The second nine holes have a completely different feel. They play through the wooded hillside with great elevation changes which is vastly different to the open and more flat feel of the first nine holes.

The photo below is of the 151 yard, par 3, 12th hole. Though water holes have become incredibly popular in recent golf course design they were not near as common for inland courses at the time this hole was built in 1917. Tillinghast does have a handful of them to his credit though. Note that the green is the second land mass and not the first. My tee shot flew just over the left edge of the green and was sitting with the bottom 1/3 in the water. I managed to get it out and onto the green though I did get a little wet in the process.
Somerset Hills Country Club
My favorite hole of the day was the Par 4, 407 yard 15th hole. A dogleg right where a tee shot not placed in the right spot could end up flying through the fairway and lost forever. A good drive down the right hand side of the fairway leaves a difficult approach shot most likely from a hanging lie to a green fronted by a creek. What a great hole! The photo below is of the green complex at this hole.
Somerset Hills Country Club
Somerset Hills finishes with fun holes all the rest of the way in . . . a very good par 3 and 2 fun par 4 holes playing down the hill and right back up to the clubhouse.

Having played several of Tilly’s courses now I can say that Somerset Hills has a different vibe from the others I have played. While my other Tillinghast experiences have had a large scale championship feel to them Somerset Hills feels more like a players course. Its a great daily play track with really fun and challenging greens that are at the same time very playable and fair. It is the type of course where a player can go out and have fun without grinding and yet still be required to make challenging shots and good putt reads to score well.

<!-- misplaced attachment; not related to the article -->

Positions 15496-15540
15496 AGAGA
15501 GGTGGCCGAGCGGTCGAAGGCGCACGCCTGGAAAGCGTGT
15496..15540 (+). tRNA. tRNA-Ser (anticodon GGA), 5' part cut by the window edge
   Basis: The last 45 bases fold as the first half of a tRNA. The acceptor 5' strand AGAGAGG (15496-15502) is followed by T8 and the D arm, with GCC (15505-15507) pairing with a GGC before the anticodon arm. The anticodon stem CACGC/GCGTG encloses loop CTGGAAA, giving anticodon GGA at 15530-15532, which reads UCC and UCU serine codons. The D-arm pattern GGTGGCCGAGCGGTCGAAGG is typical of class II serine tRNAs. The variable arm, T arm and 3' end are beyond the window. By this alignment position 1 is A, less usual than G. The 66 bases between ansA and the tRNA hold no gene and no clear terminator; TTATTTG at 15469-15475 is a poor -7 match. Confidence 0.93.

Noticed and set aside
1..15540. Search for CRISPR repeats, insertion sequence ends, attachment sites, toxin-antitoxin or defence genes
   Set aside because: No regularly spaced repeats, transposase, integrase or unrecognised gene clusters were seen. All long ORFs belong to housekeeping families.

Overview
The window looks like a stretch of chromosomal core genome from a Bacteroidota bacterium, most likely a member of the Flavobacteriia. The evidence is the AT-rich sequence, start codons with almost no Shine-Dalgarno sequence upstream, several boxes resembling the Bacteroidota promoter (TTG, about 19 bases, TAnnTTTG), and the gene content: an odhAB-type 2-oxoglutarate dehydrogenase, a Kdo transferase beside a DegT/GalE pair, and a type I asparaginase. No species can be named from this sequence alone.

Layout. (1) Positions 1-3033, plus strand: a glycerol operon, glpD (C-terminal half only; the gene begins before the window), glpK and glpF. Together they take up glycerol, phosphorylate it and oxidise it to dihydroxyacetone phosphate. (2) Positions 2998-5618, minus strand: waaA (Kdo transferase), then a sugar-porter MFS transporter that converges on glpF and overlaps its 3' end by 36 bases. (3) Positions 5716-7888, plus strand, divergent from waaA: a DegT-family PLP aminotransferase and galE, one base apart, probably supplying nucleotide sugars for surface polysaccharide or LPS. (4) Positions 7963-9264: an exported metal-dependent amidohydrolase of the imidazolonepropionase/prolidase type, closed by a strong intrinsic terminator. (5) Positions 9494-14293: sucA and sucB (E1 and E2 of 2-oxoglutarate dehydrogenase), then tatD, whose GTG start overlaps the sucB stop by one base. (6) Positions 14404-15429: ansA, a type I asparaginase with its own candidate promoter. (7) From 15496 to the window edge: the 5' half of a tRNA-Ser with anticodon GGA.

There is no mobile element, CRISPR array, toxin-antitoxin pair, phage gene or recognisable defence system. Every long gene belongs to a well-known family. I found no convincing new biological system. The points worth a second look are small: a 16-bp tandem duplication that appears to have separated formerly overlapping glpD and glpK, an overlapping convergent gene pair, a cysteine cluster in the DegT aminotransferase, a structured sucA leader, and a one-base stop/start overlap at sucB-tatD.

Overall Somerset Hills Country Club has a relaxed and low key feel to it. With such a small membership the course does not get much play and I only recall seeing one other two ball on the course the entire time we were there. It was a great place to start the day which, by the way, turned out to be perfect weather. You cannot complain about temperatures in the 60s on an October day in New Jersey. Next stop in 30 minutes at Baltusrol.

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  • Jacob

    Can you tell me how you get onto all of these counrty clubs? Family? Friends? I am starting to try and persue the top 100 also, but I don’t have and Country Club access.

    • The Itinerant Golfer

      It’s all luck Jacob. Check out the FAQ on on this site for a little more detail. Best of luck to you on your own quest!!!

  • Chris C

    I really enjoyed Somerset. Great Par 3’s!